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Iranian defense chief boasts of domestic military prowess

Opposition figure Mousavi calls for national referendum on Ahmadinejad

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Iranian defense chief boasts of domestic military prowess

In a televised speech on Wednesday, Iranian Defense Minister Ahmad Vahadi boasted of the technological prowess of Iran’s military industrial complex, insisting his nation was now self-sufficient in its ability to building weapons systems and was even exporting armaments to some 50 nations.

"At the moment the Islamic Republic is at the height of power and is able to export defense products," Vahadi said, adding that the country, which has been under an arms embargo since the Islamic Revolution in 1979, has built the industrial capacity to produce military equipment and weapons, as well as electronic, radar and optical projects.

The semi-official Press TV station broadcast the remarks by Vahadi, who is wanted by Interpol in connection with the 1994 car bomb attack on the AMAI Community Center in Buenos Aries, Argentina.

In related news, Foreign Policy magazine published a report on Wednesday detailing Iran’s efforts to export aspects of its renegade nuclear program to Venezuela, currently ruled by anti-Western strongman Hugo Chavez. Chavez announced last week that he had ordered a preliminary study of Venezuela’s nuclear potential and that his plans were solely for the peaceful use of nuclear technology.

The deepening political, diplomatic, economic and technological ties between Chavez and the regime of Iranian President Mahmoud Ahmadinejad is causing unease among Venezuela’s neighbors, especially Colombia and Brazil, both of whom have had serious diplomatic and even military clashes with Venezuela over the past few years.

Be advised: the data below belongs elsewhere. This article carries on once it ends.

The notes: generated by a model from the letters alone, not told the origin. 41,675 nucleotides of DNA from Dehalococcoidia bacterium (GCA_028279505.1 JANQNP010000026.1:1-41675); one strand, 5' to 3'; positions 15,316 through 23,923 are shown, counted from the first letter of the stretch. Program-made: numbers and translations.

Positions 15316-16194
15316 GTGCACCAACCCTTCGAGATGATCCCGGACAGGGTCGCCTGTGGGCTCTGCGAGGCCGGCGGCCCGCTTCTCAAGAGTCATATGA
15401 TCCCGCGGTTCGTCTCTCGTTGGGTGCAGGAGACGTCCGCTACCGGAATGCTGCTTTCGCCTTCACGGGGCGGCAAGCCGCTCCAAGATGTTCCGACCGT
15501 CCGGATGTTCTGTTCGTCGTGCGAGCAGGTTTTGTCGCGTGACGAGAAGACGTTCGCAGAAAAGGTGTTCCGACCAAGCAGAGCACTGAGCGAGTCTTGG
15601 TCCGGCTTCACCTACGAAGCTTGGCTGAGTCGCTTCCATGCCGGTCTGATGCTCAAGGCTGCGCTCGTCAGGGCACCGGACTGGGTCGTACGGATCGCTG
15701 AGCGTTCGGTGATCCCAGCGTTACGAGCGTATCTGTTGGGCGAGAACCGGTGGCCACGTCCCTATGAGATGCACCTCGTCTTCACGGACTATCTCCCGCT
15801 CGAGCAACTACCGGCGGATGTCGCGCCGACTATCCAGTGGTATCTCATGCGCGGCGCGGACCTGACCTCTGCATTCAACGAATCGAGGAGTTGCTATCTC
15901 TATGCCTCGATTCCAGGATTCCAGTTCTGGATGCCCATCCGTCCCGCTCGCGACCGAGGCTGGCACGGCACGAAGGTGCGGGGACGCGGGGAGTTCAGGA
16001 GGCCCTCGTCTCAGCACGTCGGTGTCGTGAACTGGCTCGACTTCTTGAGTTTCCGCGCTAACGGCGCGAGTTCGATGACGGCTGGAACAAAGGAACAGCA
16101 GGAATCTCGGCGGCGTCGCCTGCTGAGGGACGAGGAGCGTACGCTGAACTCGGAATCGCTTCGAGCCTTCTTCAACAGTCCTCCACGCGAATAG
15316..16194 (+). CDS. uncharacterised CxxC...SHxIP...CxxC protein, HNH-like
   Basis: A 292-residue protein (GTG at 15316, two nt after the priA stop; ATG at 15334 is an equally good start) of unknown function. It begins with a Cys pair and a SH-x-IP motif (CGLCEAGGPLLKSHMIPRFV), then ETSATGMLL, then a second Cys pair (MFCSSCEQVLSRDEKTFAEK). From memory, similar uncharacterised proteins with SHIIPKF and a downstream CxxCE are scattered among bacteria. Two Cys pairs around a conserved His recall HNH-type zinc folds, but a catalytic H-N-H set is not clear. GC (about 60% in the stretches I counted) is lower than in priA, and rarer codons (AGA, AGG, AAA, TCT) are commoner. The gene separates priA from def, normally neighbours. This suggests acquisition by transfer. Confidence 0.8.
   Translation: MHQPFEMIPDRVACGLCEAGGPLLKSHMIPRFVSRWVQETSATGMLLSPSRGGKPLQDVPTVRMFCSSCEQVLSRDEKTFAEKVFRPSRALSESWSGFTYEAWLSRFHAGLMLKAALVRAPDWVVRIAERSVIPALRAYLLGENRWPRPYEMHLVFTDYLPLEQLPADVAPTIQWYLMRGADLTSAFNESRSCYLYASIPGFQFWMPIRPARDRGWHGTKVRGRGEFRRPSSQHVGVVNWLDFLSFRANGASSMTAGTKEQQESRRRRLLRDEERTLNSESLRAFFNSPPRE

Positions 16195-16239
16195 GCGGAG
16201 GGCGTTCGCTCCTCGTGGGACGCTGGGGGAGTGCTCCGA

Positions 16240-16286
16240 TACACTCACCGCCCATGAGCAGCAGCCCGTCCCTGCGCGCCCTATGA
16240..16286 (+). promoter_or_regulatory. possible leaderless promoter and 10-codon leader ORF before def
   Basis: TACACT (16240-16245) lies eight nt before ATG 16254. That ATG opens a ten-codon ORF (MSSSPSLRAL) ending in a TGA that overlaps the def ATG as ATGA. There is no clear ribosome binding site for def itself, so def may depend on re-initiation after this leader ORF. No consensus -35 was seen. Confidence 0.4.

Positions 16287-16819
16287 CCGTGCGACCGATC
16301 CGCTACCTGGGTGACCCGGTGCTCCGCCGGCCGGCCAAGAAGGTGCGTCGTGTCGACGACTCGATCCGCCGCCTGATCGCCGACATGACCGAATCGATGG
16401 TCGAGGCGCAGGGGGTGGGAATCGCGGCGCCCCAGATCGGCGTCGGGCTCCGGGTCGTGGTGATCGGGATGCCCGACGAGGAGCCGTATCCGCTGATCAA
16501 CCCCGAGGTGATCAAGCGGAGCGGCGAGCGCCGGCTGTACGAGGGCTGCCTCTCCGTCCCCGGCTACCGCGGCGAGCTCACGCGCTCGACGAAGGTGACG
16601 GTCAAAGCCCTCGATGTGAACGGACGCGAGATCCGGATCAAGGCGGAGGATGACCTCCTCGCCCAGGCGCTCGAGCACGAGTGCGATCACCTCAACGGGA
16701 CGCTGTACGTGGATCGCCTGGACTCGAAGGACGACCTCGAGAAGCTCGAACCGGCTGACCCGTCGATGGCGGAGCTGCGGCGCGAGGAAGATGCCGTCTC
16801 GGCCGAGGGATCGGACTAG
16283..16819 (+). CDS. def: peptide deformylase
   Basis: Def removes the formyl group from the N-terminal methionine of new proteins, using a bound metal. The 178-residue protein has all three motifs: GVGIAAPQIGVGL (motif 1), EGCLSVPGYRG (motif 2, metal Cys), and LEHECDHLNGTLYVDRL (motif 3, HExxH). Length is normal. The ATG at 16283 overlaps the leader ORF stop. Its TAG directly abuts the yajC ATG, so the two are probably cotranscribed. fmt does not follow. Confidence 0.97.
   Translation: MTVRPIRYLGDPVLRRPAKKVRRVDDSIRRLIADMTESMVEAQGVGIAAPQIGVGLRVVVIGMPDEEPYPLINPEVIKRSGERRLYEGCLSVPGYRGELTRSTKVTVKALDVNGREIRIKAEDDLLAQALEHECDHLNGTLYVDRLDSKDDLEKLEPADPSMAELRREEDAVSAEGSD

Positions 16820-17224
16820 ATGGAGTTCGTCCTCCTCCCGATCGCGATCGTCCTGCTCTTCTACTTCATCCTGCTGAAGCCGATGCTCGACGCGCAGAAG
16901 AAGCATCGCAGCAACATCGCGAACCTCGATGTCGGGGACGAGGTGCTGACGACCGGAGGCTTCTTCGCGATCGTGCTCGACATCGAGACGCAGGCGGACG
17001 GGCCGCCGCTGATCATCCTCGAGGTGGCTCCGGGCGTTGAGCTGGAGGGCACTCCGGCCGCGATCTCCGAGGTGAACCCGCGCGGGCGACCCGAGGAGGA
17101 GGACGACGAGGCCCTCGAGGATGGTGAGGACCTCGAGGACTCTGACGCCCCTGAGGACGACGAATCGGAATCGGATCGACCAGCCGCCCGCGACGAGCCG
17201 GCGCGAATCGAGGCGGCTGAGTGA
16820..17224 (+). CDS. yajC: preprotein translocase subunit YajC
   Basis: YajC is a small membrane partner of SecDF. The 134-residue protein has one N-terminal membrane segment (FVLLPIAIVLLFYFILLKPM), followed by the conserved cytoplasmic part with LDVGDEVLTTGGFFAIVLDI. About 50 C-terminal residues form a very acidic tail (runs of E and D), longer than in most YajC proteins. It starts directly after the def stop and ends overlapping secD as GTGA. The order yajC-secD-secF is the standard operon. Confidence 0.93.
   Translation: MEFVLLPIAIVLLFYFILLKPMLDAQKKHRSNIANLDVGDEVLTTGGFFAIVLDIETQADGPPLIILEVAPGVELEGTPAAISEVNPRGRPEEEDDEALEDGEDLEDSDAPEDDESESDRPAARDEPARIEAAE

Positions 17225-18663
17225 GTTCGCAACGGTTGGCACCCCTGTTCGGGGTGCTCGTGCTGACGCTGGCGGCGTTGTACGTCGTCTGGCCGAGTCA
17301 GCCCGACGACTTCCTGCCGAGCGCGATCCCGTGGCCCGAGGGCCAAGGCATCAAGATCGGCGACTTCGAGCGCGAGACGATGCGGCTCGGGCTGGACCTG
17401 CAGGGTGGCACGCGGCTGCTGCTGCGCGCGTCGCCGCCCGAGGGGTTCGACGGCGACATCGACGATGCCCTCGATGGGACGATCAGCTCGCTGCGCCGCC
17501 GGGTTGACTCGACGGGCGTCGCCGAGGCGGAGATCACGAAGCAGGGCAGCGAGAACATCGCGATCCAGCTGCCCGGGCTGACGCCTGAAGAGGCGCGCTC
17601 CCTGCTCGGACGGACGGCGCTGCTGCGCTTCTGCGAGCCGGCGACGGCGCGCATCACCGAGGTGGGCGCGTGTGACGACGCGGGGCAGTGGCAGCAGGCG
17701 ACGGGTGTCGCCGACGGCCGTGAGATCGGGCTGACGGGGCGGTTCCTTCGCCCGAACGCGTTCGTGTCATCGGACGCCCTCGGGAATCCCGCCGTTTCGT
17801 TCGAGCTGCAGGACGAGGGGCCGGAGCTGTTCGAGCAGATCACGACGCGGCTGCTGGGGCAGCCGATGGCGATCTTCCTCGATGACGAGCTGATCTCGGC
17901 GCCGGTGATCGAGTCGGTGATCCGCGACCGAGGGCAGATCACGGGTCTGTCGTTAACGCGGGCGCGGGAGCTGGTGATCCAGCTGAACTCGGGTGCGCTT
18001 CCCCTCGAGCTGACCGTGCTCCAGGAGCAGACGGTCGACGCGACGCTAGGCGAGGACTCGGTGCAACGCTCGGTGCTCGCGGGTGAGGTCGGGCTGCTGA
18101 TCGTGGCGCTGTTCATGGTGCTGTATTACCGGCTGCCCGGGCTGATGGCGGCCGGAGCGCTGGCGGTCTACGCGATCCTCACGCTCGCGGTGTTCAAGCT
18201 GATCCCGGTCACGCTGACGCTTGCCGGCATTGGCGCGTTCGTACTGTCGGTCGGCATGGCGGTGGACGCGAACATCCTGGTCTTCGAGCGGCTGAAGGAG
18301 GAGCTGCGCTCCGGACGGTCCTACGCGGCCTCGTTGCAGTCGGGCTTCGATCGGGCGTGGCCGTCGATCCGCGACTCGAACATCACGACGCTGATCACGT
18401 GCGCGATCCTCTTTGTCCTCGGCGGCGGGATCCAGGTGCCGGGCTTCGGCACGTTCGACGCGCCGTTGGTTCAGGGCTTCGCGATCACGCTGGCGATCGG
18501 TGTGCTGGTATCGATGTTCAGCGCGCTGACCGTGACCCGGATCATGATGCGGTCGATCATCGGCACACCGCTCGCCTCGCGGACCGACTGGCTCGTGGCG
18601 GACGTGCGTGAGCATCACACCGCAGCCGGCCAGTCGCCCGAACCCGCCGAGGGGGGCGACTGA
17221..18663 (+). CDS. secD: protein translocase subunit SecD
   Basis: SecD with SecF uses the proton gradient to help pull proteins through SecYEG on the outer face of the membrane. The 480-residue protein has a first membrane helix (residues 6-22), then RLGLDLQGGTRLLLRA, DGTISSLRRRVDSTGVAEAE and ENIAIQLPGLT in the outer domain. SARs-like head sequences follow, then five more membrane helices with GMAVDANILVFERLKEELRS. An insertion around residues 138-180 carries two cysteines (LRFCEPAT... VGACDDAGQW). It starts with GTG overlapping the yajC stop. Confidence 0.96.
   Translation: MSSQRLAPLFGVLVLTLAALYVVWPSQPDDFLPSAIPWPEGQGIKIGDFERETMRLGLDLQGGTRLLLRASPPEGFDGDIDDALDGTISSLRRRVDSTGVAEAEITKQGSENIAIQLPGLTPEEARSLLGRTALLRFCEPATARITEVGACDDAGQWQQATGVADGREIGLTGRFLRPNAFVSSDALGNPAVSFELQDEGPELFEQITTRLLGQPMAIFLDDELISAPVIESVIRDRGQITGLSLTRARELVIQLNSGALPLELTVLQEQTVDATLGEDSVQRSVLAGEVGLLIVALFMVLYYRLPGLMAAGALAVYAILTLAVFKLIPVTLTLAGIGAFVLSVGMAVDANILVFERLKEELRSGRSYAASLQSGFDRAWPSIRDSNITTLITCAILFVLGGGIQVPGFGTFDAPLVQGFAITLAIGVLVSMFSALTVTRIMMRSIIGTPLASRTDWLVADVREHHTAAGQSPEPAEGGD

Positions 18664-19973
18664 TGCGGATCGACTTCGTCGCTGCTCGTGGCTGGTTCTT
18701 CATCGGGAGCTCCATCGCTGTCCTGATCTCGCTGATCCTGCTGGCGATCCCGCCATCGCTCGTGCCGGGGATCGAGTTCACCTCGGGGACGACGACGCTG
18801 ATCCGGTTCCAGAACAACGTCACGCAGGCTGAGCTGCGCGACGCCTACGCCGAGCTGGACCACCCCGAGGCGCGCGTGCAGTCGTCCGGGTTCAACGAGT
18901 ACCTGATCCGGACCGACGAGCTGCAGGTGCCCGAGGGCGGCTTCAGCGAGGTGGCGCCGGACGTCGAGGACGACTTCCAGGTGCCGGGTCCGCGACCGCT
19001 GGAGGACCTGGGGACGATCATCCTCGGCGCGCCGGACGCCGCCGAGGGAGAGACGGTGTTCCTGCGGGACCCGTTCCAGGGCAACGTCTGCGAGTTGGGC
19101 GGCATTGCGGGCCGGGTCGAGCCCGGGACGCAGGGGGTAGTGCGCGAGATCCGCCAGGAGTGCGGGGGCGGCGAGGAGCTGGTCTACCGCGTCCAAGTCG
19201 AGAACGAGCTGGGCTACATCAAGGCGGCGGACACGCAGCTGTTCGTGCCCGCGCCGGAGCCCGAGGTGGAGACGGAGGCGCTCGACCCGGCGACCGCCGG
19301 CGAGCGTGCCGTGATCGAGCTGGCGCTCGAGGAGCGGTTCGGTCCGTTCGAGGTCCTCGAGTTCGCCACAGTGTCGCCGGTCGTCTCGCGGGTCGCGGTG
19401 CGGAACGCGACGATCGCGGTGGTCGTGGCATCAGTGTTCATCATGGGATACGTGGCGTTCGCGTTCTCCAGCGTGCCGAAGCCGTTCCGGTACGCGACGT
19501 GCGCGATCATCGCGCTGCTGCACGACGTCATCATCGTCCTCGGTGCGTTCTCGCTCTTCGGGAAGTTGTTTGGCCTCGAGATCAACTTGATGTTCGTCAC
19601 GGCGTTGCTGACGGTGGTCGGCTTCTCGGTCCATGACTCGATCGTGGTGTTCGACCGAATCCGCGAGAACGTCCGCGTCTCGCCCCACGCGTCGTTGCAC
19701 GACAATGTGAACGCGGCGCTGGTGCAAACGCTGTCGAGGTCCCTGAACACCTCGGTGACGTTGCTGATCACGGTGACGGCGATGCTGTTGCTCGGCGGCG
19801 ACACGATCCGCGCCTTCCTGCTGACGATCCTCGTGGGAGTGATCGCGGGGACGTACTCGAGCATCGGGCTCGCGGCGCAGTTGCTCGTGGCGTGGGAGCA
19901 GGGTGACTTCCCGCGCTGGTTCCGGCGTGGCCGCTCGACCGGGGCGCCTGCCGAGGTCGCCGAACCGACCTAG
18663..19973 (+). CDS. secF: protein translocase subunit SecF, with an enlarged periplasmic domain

Venezuela has also been accused of assisting Iran in circumventing UN sanctions and of harboring dozens of illegal front companies which assist Iran in laundering money and supporting a vast network of terror operators throughout Latin America, particularly among its large Lebanese Shi’ite expat community, under the command of the Islamic Revolutionary Guards Corps.

Back in Iran, opposition leader Mir Hossein Mousavi proclaimed on Tuesday that Ahmadinejad's foreign policies have been a curse for Iran and that his performance as president should be put to a popular referendum.

"Who has given you the permission to put the country against the entire world through adventurism and dictatorship that has led to the current grave economic and political situation?" Mousavi said on his website, "Don't cry hurray for yourself. Hold a referendum to see whether the people recognize these destructive policies or not."

Mousavi’s protests are almost all that’s left of domestic political opposition in Iran, after a brutal crackdown by security forces loyal to Ahmadinejad arrested and assassinated most of the other leaders and jailed hundreds of their followers, intimidating the rest into silence.


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